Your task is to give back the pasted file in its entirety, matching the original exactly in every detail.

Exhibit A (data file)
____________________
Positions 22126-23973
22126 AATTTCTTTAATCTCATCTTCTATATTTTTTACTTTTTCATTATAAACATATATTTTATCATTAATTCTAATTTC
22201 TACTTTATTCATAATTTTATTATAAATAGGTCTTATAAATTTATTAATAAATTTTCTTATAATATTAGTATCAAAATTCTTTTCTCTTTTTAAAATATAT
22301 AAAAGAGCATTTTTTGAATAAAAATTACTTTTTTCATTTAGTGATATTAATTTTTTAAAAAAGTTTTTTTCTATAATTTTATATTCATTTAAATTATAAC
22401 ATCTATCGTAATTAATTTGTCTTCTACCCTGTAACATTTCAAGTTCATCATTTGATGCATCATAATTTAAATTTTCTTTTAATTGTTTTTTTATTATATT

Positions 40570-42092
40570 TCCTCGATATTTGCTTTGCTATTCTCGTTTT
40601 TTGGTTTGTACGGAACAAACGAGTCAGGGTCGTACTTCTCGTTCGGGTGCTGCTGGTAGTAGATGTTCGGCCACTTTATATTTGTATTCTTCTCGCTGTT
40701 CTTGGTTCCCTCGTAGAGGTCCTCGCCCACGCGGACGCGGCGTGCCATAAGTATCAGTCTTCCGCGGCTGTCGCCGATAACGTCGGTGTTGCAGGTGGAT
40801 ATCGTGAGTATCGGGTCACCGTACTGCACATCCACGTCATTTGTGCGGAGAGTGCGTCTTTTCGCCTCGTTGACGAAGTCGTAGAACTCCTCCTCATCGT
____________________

Positions 22126-23973
22126 AATTTCTTTAATCTCATCTTCTATATTTTTTACTTTTTCATTATAAACATATATTTTATCATTAATTCTAATTTC
22201 TACTTTATTCATAATTTTATTATAAATAGGTCTTATAAATTTATTAATAAATTTTCTTATAATATTAGTATCAAAATTCTTTTCTCTTTTTAAAATATAT
22301 AAAAGAGCATTTTTTGAATAAAAATTACTTTTTTCATTTAGTGATATTAATTTTTTAAAAAAGTTTTTTTCTATAATTTTATATTCATTTAAATTATAAC
22401 ATCTATCGTAATTAATTTGTCTTCTACCCTGTAACATTTCAAGTTCATCATTTGATGCATCATAATTTAAATTTTCTTTTAATTGTTTTTTTATTATATT

Positions 40570-42092
40570 TCCTCGATATTTGCTTTGCTATTCTCGTTTT
40601 TTGGTTTGTACGGAACAAACGAGTCAGGGTCGTACTTCTCGTTCGGGTGCTGCTGGTAGTAGATGTTCGGCCACTTTATATTTGTATTCTTCTCGCTGTT
40701 CTTGGTTCCCTCGTAGAGGTCCTCGCCCACGCGGACGCGGCGTGCCATAAGTATCAGTCTTCCGCGGCTGTCGCCGATAACGTCGGTGTTGCAGGTGGAT
40801 ATCGTGAGTATCGGGTCACCGTACTGCACATCCACGTCATTTGTGCGGAGAGTGCGTCTTTTCGCCTCGTTGACGAAGTCGTAGAACTCCTCCTCATCGT